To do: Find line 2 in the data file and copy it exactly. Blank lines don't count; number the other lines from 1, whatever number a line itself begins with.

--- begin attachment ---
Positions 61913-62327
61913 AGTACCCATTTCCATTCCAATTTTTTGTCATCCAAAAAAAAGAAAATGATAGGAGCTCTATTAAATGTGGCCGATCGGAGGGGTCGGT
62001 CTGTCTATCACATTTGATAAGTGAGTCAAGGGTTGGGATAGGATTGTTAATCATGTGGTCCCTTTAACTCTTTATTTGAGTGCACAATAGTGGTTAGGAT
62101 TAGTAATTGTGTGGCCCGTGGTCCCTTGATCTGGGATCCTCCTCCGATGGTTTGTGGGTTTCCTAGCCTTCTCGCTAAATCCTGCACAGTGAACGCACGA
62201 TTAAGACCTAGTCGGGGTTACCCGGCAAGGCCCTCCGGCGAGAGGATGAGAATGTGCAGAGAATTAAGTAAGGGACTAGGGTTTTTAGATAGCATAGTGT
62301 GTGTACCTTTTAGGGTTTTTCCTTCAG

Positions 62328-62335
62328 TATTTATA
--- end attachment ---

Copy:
61913 AGTACCCATTTCCATTCCAATTTTTTGTCATCCAAAAAAAAGAAAATGATAGGAGCTCTATTAAATGTGGCCGATCGGAGGGGTCGGT